Earlier this week, a tree surgeon took whirring blades to some cheekily overhanging branches over our road. Shame really: I like it when the leaves are box-clipped as buses and lorries trim them from below. At the moment though, the branches are naked and forlorn, unable to hunker down under their coat against the perishing icy blasts of the easterlies. Their cheek was exposed; the blades inevitable.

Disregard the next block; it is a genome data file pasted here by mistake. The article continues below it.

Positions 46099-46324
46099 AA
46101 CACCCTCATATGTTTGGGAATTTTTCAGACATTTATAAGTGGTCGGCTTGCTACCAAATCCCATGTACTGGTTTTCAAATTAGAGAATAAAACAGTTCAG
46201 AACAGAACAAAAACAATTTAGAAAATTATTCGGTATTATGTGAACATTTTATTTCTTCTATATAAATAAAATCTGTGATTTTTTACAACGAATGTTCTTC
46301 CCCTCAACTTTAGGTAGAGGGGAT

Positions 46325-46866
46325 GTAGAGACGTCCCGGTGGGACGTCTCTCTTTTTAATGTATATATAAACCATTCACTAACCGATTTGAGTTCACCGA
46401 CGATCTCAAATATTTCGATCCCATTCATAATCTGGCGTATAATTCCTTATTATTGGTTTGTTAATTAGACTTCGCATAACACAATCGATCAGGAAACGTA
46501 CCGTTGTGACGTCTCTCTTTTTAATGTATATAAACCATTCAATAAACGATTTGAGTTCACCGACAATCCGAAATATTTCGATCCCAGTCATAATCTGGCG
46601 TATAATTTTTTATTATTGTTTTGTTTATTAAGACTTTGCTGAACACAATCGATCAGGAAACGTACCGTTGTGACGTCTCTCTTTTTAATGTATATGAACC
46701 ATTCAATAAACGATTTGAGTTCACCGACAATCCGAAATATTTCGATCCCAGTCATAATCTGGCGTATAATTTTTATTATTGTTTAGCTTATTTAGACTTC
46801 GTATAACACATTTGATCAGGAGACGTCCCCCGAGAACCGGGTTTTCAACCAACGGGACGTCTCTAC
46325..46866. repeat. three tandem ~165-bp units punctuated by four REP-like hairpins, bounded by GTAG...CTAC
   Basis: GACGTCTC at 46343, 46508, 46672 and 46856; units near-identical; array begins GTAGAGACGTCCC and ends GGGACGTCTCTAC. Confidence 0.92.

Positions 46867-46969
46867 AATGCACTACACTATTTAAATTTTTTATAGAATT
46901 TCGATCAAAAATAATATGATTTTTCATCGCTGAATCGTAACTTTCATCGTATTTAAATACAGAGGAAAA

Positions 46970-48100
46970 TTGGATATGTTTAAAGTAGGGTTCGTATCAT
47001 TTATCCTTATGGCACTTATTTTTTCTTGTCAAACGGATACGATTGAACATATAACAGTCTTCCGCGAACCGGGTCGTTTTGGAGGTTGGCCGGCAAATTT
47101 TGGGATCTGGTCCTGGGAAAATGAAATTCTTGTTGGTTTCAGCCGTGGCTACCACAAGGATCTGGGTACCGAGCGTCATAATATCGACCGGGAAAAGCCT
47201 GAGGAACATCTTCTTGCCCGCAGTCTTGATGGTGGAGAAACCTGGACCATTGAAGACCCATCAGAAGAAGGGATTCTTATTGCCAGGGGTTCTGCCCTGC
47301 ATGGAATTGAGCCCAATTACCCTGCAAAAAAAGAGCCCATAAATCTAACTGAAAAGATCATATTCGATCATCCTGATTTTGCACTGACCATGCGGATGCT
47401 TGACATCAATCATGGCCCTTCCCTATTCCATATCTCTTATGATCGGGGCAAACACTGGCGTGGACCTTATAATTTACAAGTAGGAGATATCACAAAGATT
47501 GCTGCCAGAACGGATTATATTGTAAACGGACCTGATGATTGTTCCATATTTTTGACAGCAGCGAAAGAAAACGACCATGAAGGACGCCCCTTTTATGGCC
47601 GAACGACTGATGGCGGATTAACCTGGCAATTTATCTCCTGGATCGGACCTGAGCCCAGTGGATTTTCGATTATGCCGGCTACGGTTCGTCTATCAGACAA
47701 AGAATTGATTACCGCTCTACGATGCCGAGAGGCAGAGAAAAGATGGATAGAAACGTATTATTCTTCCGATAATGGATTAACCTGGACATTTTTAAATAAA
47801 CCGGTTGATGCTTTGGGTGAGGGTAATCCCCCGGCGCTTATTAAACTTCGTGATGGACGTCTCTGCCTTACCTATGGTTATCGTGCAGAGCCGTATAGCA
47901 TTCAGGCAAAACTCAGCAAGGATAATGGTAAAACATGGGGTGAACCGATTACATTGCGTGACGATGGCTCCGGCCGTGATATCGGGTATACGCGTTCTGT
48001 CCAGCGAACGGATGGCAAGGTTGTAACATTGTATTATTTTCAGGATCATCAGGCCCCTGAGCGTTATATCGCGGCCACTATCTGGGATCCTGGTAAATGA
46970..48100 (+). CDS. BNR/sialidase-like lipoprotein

Unless, like me, you are boreally disposed, trees typically disappear into the shadows; a key-line or highlight of dark matter around our expected views of the world; a penumbra. We notice them when they are gone, starkness revealed, but rarely celebrate them in life. Strange then that as the day-glo clad forester did his work, there was a constant drip drip drip of an audience. Standing opposite, calling out, asking a question, or quietly noticing and enjoying the cropping and bobbing of the tree’s new styling. This tree softens the view down the road, the perspective teetering away round a bend in the distance. It’s gone now, but the main trunk remains, proud, strong, tall, ready to burst into new life with focused vitality in the Spring. A new vista will emerge.